Your dissatisfaction with life is propelling you to search for something better. This may sound counterintuitive, but that’s a good thing. You’re unwilling to tolerate unhappiness. That is a necessary prerequisite for a happy life.
Your current therapy arrangement does not seem to be meeting your needs. You should either see your therapist more often or make a concerted effort to find the most competent and best therapist in your community.
Begin your search by making a list of five to 10 highly-rated therapists. Call each one and inquire about how they conduct therapy, which problems they have had the most success in solving, how much they charge per hour, and so forth. When you find several with whom you connect with over the phone, go meet them in person. Choose the one with whom you have the strongest connection.
In the meantime, consider group therapy. It could help to stabilize your mood between your one-on-one sessions.
Your letter touched upon some potential thinking errors. For instance, you have achieved success in your career but you downplay your achievements. When someone is depressed, they tend to minimize their successes. You might be guilty of minimization.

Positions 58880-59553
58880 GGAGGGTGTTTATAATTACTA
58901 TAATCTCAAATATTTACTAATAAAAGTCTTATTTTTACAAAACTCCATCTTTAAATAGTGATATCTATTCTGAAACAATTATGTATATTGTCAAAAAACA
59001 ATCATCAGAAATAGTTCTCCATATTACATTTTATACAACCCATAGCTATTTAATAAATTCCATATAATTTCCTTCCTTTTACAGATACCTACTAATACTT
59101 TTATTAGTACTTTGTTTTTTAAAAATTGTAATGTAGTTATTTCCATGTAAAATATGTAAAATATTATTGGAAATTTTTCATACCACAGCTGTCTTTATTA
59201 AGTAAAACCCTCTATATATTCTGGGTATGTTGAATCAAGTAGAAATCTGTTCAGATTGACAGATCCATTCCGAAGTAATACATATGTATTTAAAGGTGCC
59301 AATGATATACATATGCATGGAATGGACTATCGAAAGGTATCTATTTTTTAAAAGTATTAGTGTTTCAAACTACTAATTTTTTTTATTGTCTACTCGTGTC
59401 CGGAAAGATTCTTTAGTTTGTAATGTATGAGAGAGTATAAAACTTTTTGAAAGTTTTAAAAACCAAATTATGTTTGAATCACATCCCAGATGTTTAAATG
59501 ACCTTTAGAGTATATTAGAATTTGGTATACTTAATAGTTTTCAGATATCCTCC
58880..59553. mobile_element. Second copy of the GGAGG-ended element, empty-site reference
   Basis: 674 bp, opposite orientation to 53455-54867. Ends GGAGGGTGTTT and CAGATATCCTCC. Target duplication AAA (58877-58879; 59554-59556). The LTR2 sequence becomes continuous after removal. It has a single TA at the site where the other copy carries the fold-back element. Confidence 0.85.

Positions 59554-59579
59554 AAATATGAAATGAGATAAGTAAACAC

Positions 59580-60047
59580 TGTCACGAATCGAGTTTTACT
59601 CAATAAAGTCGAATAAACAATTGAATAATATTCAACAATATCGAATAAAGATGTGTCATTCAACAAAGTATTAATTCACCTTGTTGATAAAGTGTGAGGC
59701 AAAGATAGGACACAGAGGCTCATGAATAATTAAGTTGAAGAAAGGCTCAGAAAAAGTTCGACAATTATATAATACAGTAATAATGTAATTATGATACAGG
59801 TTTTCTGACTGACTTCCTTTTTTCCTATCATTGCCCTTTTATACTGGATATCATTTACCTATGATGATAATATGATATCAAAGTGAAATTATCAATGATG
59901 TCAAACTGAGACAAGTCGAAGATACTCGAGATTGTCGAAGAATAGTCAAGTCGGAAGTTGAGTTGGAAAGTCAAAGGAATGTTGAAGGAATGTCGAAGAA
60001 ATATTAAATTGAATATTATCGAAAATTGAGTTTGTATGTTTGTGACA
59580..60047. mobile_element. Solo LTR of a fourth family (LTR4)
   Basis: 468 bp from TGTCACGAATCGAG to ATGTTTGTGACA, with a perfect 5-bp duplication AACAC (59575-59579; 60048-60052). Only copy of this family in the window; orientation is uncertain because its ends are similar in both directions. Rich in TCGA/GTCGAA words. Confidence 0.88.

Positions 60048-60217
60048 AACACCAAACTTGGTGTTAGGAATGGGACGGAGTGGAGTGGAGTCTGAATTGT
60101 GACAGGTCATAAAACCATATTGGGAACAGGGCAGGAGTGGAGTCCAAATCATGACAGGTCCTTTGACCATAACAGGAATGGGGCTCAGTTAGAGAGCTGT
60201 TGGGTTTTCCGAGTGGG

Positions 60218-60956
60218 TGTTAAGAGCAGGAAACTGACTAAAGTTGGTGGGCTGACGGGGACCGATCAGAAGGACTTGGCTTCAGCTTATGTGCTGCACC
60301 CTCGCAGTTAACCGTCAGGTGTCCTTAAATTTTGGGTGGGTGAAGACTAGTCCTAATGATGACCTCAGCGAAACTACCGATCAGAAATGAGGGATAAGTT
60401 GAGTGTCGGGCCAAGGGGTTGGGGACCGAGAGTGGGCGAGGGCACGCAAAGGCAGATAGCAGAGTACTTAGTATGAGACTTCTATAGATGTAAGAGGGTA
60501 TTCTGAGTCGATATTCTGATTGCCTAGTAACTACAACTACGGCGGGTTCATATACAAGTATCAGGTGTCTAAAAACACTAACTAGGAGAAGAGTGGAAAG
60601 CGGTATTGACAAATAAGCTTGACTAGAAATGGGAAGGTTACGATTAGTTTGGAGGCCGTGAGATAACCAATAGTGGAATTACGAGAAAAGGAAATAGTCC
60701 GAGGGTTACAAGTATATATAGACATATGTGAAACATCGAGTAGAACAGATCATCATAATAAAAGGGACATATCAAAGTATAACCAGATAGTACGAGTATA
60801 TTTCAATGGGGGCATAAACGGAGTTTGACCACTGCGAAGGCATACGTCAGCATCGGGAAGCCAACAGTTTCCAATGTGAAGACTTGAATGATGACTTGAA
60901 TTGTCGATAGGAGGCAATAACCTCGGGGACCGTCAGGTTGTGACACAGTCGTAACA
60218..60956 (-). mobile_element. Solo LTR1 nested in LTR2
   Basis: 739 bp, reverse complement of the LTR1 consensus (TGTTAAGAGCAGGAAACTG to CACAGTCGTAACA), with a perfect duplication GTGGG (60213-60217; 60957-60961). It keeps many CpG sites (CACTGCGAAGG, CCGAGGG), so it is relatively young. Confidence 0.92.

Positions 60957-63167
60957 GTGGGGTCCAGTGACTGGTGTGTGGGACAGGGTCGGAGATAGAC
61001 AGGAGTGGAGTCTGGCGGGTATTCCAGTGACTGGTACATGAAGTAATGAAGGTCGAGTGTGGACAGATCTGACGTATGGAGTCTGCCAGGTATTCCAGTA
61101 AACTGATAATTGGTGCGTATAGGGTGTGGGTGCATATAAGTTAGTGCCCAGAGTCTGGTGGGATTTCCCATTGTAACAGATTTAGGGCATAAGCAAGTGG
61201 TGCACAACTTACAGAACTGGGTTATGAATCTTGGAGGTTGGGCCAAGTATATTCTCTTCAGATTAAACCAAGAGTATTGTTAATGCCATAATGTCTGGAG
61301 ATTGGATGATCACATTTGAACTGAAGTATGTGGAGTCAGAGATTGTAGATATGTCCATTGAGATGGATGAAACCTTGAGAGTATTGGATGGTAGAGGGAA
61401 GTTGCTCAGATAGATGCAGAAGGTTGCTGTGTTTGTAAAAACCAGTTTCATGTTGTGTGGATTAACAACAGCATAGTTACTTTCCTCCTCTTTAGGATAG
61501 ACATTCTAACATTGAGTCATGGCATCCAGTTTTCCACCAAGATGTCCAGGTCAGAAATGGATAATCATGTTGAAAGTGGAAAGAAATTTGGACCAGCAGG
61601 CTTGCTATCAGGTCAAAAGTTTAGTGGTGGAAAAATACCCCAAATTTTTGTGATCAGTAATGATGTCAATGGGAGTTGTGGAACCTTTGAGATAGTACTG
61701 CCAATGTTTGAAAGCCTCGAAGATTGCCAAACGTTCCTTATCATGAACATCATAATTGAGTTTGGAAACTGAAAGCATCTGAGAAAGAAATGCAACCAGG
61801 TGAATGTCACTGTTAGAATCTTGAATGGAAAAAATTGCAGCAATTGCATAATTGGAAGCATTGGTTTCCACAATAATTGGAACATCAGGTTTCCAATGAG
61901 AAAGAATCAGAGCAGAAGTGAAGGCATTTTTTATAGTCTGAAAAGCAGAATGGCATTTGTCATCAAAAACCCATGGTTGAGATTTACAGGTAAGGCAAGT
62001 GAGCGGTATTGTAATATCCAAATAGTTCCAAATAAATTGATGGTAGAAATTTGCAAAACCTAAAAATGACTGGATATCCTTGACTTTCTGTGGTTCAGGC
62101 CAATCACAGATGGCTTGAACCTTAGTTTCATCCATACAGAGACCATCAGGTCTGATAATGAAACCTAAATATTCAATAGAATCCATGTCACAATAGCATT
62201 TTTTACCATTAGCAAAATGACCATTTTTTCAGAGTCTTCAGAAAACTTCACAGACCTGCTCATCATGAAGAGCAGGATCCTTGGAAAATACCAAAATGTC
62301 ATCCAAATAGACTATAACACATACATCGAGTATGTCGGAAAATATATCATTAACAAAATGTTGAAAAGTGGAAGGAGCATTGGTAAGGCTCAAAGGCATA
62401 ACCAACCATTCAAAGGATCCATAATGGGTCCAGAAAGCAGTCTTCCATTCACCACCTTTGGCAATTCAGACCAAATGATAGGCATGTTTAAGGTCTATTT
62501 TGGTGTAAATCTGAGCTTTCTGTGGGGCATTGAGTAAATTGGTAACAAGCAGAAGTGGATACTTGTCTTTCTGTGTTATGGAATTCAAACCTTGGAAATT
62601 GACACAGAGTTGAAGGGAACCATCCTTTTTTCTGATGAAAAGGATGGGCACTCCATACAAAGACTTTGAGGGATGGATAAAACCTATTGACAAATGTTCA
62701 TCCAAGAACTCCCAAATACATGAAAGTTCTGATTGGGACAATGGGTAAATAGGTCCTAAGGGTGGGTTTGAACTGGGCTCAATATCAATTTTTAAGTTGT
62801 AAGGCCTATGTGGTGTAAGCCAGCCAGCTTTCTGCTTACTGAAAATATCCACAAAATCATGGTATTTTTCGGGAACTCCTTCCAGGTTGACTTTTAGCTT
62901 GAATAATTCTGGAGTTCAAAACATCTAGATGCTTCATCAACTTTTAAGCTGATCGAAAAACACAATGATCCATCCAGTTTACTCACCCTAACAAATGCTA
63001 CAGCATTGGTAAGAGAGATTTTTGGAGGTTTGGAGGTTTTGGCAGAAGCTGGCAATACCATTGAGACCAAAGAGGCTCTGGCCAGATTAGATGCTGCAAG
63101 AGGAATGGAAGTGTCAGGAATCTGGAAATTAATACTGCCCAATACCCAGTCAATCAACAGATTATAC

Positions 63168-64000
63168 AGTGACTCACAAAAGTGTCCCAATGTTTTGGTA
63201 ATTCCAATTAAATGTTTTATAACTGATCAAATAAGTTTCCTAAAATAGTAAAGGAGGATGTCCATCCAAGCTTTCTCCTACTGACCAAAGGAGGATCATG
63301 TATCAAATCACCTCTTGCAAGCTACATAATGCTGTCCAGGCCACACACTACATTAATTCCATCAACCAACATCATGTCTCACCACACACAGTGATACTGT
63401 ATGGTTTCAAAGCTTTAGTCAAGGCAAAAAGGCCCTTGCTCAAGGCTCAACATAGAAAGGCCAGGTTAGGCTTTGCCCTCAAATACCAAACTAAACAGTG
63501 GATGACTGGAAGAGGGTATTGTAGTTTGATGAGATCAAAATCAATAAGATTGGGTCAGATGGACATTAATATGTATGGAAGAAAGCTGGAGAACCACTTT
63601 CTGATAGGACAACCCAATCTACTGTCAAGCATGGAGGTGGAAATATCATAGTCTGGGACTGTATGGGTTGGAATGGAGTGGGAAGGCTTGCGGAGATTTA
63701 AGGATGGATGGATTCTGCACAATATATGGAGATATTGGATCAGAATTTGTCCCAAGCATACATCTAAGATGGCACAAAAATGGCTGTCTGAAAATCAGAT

Incorrect thinking can lead to incorrect decisions. It’s no small thing. Your thoughts and behavior are correlative. It’s important that your thoughts are consistent with reality so as to avoid making mistakes in life.
One of your biggest complaints is your being tired. I’m not certain if you meant tired of life in a more general sense or if you are quite literally fatigued. In the latter case, medications often cause fatigue. Tiredness increases irritability which affects mood. Medication changes an individual’s personality, even if ever so slightly. Many people have reported that they do not feel quite like themselves when taking medication.
Reading is not an official treatment for depression but there are some great books that just might improve your mindset and help move you in the right direction. Some of my favorites include: The Road Less Traveled by M. Scott Peck; Many Lives, Many Masters by Dr. Brian Weiss; and Man’s Search for Meaning by Dr. Viktor Frankl.
I have also recently came across a great blog called Barking Up The Wrong Tree by Eric Barker. Some of his work has been featured in the New York Times, the Wall Street Journal, Time Magazine, among others. It’s filled with evidence-based insights about happiness. You might want to check it out.
I hope that my advice has helped you in some small way. If your current therapy regimen isn’t working, then search for something better and don’t stop until you are satisfied. Yes, it might take some work but it is well worth your time and effort. The right treatment can make all the difference. Please take care.
Dr. Kristina Randle